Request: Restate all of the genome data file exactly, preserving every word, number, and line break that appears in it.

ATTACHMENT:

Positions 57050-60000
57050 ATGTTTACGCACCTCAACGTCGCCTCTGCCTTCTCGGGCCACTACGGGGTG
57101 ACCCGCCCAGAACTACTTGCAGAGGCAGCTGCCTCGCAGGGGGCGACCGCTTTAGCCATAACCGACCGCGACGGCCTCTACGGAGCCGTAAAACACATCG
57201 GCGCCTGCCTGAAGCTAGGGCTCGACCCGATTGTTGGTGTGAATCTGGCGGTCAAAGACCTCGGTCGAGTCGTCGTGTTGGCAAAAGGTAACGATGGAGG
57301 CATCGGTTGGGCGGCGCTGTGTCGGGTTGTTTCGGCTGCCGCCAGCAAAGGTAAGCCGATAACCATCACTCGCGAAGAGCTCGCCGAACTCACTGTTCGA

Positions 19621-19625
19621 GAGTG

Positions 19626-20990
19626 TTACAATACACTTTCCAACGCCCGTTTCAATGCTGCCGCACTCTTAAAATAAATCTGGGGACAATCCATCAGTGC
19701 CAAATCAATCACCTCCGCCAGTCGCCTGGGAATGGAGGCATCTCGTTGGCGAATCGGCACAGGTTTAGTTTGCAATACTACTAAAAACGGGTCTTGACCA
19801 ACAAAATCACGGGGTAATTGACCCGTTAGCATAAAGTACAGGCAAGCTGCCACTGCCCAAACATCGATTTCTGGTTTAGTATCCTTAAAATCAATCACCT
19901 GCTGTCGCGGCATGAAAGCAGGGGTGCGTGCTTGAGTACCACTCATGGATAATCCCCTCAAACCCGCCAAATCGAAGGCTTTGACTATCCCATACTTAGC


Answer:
Positions 57050-60000
57050 ATGTTTACGCACCTCAACGTCGCCTCTGCCTTCTCGGGCCACTACGGGGTG
57101 ACCCGCCCAGAACTACTTGCAGAGGCAGCTGCCTCGCAGGGGGCGACCGCTTTAGCCATAACCGACCGCGACGGCCTCTACGGAGCCGTAAAACACATCG
57201 GCGCCTGCCTGAAGCTAGGGCTCGACCCGATTGTTGGTGTGAATCTGGCGGTCAAAGACCTCGGTCGAGTCGTCGTGTTGGCAAAAGGTAACGATGGAGG
57301 CATCGGTTGGGCGGCGCTGTGTCGGGTTGTTTCGGCTGCCGCCAGCAAAGGTAAGCCGATAACCATCACTCGCGAAGAGCTCGCCGAACTCACTGTTCGA

Positions 19621-19625
19621 GAGTG

Positions 19626-20990
19626 TTACAATACACTTTCCAACGCCCGTTTCAATGCTGCCGCACTCTTAAAATAAATCTGGGGACAATCCATCAGTGC
19701 CAAATCAATCACCTCCGCCAGTCGCCTGGGAATGGAGGCATCTCGTTGGCGAATCGGCACAGGTTTAGTTTGCAATACTACTAAAAACGGGTCTTGACCA
19801 ACAAAATCACGGGGTAATTGACCCGTTAGCATAAAGTACAGGCAAGCTGCCACTGCCCAAACATCGATTTCTGGTTTAGTATCCTTAAAATCAATCACCT
19901 GCTGTCGCGGCATGAAAGCAGGGGTGCGTGCTTGAGTACCACTCATGGATAATCCCCTCAAACCCGCCAAATCGAAGGCTTTGACTATCCCATACTTAGC